Speech of Ms. Astrid Bant, UNFPA Representative in Viet Nam

24 March 2016

Ladies and gentlemen,

A very good morning to you all.

On behalf of the United Nations Population Fund (UNFPA) in Viet Nam, I am very much honored to be here at the workshop on  Population and Development in Viet Nam. Let me from the outset thank the MPI's Party Committee for hosting this important event. This is a great opportunity for all of us - policy makers, programmers, development planners and party members to discuss the role and importance of the integration of population variables in the socio-economic development planning of the country at national, local and sectoral levels. This discussion is very timely in the context that Viet Nam is starting to implement the five year socio-economic development plan, 2016-2020.  I hope that today’s workshop will help you effectively use demographic data and evidence when planning for the implementation of the SEDP in your respective jobs.   

To link population issues and development is at the center of the UNPFA mandate. The Programme of Action of the 1994 International Conference on Population and Development (ICPD) in Cairo, to which Viet Nam is a signatory, emphasized the indissoluble relationship between population and development and called the full integration of population concerns into development strategies, planning, decision-making and resource allocation at all levels and in all regions. This is because population dynamics, including growth rates, age structure, fertility and mortality, migration, etc...influence every aspect of human, social and economic development. Considering population issues seriously in the development process will help the governments foster an equitable, just and sustainable society.

Distinguished guests,  

In Viet Nam, data from the population census and surveys show that the country has been undergoing a significant demographic change: decline in fertility and mortality, a rapid and large scale migration process leading to rapid changes in the population distribution between rural and urban areas; and a skewed sex ratio at birth. The country is in the period of demographic bonus with a huge young population, but at the same time, its population is rapidly ageing. In fact, according to the UN World Population Prospects, the old-age dependency ratio (the ratio of older dependents to the working age population) is expected to increase from 9.6 to 21.7 between 2015 and 2035. This demographic change has a huge implication in social protection systems, health sector, labour market, and so on. The government needs to prepare for proactive responses to the population change before it becomes too late.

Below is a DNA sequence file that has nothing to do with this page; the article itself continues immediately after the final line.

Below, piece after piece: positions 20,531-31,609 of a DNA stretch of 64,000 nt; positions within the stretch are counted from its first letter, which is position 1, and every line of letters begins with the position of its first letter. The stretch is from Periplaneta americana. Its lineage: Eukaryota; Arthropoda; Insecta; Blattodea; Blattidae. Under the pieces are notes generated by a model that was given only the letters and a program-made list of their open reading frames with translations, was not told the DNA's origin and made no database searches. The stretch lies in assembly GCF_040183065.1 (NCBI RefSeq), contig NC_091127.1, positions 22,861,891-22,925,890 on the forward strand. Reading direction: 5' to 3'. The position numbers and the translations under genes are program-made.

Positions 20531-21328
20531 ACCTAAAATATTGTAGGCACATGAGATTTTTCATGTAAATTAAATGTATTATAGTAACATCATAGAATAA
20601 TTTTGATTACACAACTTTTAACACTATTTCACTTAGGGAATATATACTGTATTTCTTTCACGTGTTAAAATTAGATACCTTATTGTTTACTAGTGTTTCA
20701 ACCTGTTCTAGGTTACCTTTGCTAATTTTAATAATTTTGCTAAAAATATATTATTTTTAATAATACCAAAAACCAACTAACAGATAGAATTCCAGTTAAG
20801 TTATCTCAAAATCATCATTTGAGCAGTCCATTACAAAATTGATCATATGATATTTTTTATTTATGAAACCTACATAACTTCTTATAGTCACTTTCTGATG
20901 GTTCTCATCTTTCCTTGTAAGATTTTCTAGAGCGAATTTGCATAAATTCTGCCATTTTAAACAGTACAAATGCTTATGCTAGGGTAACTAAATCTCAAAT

Let me take the opportunity of this important workshop to highlight three key messages:

First, integration of population dynamics in development planning ultimately helps us address the issue of inequity. Viet Nam has achieved middle-income country status in 2010 and has been very successful in meeting most of MDGs ahead of time. However, wide disparities between urban and rural areas, among geographical areas, and population groups still exist. These disparities are driven largely by population factors. Therefore, more efforts are needed to ensure that the interaction between population and development factors is fully understood and appreciated by all stakeholders including development planners. We believe that under MPI's leadership and coordination, advocacy and communication activities in this regard will be further strengthened at both national and sub-national levels.

Second, There must be commitment and leadership for integrating population variables into socio-economic development planning at all levels. While commitment to integration at the top planning level is a must, it is equally important to generate a similar commitment at the local levels. The commitment should be reflected through institutionalization of integration of population variables into development planning. The Population Ordinance and the National Strategy for Population and Reproductive Health period 2011-2020 emphasize the integration of population into development planning. More efforts are needed to ensure these commitments will be implemented.   

Last but not least, having skilled technical people is a crucial factor contributing to the success of planning process. Greater efforts are needed to make sure that, planners and programmers at all levels have up-to-date knowledge and skills on how to use population data for planning development. Modern and evidence-based decision-making process should enable planners to recognize the linkage between rapidly changing population variables and development processes, predict the dynamic impacts on a society and take swift actions to improve the quality of people's life.  

Ladies and gentlemen,  

UNFPA in Viet Nam very much appreciates the MPI Party Committee’s leadership in support of utilizing population data and evidence for development planning. Building the country's capacity to produce and use reliable and disaggregated data for development planning has long been a priority for UNFPA. Now, with the global attention focused on the Sustainable Development Goals (SDGs) implementation, the availability and utilization of consistent and comparable population information for evidence based planning plays an even more prominent role, not only in planning process but also in the monitoring progress and in the assessment and realignment of national economic development plan, as well as in the achievement of the localized SDGs in Viet Nam. UNFPA is committed to working with you all in this critical endeavour.

Thank you very much for your attention and participation. I wish you all good health, happiness and success.